corrode vs rust what difference

what is difference between corrode and rust

English

Etymology

From Middle English corrōden, that borrowed from Old French corroder or directly from Latin corrodere (to gnaw).

Pronunciation

  • (UK) IPA(key): /kəˈɹəʊd/
  • (US) IPA(key): /kəˈɹoʊd/, [kəˈɹoʊ̯d], [kɚˈ(ɹ)oʊ̯d]
  • Rhymes: -əʊd

Verb

corrode (third-person singular simple present corrodes, present participle corroding, simple past and past participle corroded)

  1. (transitive) To eat away bit by bit; to wear away or diminish by gradually separating or destroying small particles of, as by action of a strong acid or a caustic alkali.
  2. (transitive) To consume; to wear away; to prey upon; to impair.
  3. (intransitive) To have corrosive action; to be subject to corrosion.

Synonyms

  • (to eat away by degrees): canker, gnaw, rust, waste, wear

Translations

Anagrams

  • Cordero

French

Verb

corrode

  1. first-person singular present indicative of corroder
  2. third-person singular present indicative of corroder
  3. first-person singular present subjunctive of corroder
  4. third-person singular present subjunctive of corroder
  5. second-person singular imperative of corroder

Italian

Verb

corrode

  1. third-person singular present indicative of corrodere

Anagrams

  • corredo, corredò, decorro

Latin

Verb

corrōde

  1. second-person singular present active imperative of corrōdō


English

Pronunciation

  • enPR: rŭst, IPA(key): /ɹʌst/
  • Rhymes: -ʌst

Etymology 1

From Middle English rust, rost, roust, from Old English rust, rūst (rust), from Proto-West Germanic *rust, from Proto-Germanic *rustaz (rust), from Proto-Indo-European *rudʰso- (red), from Proto-Indo-European *h₁rewdʰ- (red).

Cognate with Scots roust (rust), Saterland Frisian rust (rust), West Frisian roast (rust), Dutch roest (rust), German Rost (rust), Danish rust (rust), Swedish rost (rust), Norwegian rust, ryst (rust). Related to red.

Noun

rust (countable and uncountable, plural rusts)

  1. The deteriorated state of iron or steel as a result of moisture and oxidation.
    The rust on my bicycle chain made cycling to work very dangerous.
  2. A similar substance based on another metal (usually with qualification, such as “copper rust”).
    aerugo. Green or blue-green copper rust; verdigris. (American Heritage Dictionary, 1973)
  3. A reddish-brown color.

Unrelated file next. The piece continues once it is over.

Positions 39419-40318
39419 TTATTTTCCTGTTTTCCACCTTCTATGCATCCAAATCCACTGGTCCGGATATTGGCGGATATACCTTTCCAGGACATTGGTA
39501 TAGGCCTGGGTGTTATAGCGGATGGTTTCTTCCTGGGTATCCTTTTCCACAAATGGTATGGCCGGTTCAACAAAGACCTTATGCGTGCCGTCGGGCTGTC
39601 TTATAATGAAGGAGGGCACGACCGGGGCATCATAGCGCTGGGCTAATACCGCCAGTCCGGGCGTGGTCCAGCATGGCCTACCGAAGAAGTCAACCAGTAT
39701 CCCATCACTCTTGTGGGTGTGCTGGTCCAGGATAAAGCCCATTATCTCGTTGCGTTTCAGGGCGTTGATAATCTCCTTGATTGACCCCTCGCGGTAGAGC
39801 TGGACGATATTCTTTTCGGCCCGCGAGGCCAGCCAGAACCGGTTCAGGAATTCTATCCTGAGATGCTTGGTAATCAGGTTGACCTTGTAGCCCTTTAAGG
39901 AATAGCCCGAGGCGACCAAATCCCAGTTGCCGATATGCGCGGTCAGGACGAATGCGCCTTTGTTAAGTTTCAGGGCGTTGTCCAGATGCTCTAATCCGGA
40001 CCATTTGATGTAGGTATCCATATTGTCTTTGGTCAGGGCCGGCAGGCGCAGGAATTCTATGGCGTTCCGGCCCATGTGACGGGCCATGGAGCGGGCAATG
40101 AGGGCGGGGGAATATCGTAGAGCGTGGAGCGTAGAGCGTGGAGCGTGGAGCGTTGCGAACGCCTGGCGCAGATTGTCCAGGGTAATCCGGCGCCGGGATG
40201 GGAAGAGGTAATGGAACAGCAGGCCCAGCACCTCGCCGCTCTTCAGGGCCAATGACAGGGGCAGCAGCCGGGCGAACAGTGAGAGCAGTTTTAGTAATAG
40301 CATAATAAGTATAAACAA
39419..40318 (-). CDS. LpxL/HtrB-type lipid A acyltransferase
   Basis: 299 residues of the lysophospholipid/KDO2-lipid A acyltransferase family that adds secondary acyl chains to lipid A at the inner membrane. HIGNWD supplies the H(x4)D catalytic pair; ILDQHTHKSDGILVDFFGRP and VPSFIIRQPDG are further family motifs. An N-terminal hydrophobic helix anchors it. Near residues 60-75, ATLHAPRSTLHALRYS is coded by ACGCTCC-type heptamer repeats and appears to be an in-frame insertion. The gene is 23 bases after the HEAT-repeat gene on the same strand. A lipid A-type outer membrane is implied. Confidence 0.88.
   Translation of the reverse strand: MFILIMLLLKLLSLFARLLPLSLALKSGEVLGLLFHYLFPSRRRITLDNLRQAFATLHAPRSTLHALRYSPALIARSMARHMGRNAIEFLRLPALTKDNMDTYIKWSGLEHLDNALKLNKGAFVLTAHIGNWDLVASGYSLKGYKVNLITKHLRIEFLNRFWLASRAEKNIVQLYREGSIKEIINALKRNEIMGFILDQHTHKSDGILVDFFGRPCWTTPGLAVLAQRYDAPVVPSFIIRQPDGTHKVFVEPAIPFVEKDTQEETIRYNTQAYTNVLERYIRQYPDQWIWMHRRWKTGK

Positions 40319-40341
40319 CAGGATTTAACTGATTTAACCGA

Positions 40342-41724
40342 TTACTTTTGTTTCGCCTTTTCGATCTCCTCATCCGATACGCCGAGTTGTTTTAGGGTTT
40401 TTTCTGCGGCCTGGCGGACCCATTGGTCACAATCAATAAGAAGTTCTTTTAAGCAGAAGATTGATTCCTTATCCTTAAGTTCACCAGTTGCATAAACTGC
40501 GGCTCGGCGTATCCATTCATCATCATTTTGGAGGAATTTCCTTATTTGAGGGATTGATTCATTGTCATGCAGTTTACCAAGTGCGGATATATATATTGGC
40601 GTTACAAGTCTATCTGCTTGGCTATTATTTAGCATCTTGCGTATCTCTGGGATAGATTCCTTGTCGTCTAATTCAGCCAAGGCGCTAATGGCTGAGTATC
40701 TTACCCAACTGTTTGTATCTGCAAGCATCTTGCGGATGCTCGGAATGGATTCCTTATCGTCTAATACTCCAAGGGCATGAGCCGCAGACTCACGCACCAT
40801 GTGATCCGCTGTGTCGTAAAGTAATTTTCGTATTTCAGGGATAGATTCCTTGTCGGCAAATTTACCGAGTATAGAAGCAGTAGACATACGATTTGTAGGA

4. A disease of plants caused by a reddish-brown fungus.
  5. (philately) Damage caused to stamps and album pages by a fungal infection.


Derived terms
Translations

Etymology 2

From Middle English rusten, from the noun (see above).

Verb

rust (third-person singular simple present rusts, present participle rusting, simple past and past participle rusted)

  1. (intransitive) To oxidize, especially of iron or steel.
    The patio furniture had rusted in the wind-driven spray.
  2. (transitive) To cause to oxidize.
    The wind-driven spray had thoroughly rusted the patio furniture.
  3. (intransitive) To be affected with the parasitic fungus called rust.
  4. (transitive, intransitive, figuratively) To (cause to) degenerate in idleness; to make or become dull or impaired by inaction.
    • 1692, John Dryden, Cleomenes, the Spartan Hero, a Tragedy
      Must I rust in Egypt? never more / Appear in arms, and be the chief of Greece?
Synonyms
  • oxidise / oxidize
  • corrode
Translations
See also

Anagrams

  • RTUs, UTRs, ruts, stur, turs

Danish

Etymology

From Old Swedish rost (rust), from Old Norse *rustr, possibly borrowed from Old Saxon rost, ultimately from Proto-Germanic *rustaz.

Pronunciation

  • IPA(key): /rost/, [ʁɔsd̥]

Noun

rust c (singular definite rusten, not used in plural form)

  1. rust
  2. corrosion

Verb

rust

  1. imperative of ruste

Dutch

Pronunciation

  • IPA(key): /rʏst/
  • Hyphenation: rust
  • Rhymes: -ʏst

Etymology 1

From Middle Dutch ruste, from Old Dutch *rusta, from Proto-Germanic *rustijō. Cognate with German Low German Rüst (rest), German Rüste (end, sunset).

Noun

rust f (plural rusten)

  1. rest, calm, peace
  2. (sports) half-time
Derived terms
  • rusteloos
  • rustig
Descendants
  • Negerhollands: rust, res

Etymology 2

See the etymology of the corresponding lemma form.

Verb

rust

  1. first-, second- and third-person singular present indicative of rusten
  2. imperative of rusten

Middle English

Etymology 1

From Old English rust, rūst, from Proto-West Germanic *rust, *rost, from Proto-Germanic *rustaz.

Alternative forms

  • rost, roste, roust, rouste, ruste

Pronunciation

  • IPA(key): /rust/
  • (rare) IPA(key): /ruːst/

Noun

rust (uncountable)

  1. rust (oxidisation of iron or steel)
  2. (figuratively) Moral degeneration.
  3. (horticulture) A fungal disease of plants.
Related terms
  • rusten
  • rusty
Descendants
  • English: rust
  • Scots: roost, roust
References
  • “rū̆st, n.”, in MED Online, Ann Arbor, Mich.: University of Michigan, 2007.

Etymology 2

Verb

rust

  1. Alternative form of rusten

Norwegian Bokmål

Noun

rust m or f (definite singular rusta or rusten) (uncountable)

  1. rust (oxidation of iron and steel)
  2. rust (disease affecting plants)

Derived terms

  • rustrød

Verb

rust

  1. imperative of ruste

Norwegian Nynorsk

Etymology 1

From Proto-Germanic *rustaz.

Pronunciation

  • IPA(key): /rʉst/

Noun

rust f (definite singular rusta) (uncountable)

  1. rust (oxidation, as above)
  2. rust (plant disease)

Verb

rust

  1. imperative of rusta and ruste

Etymology 2

Pronunciation

  • IPA(key): /rʉːst/

Verb

rust

  1. past participle of rusa

References

  • “rust” in The Nynorsk Dictionary.

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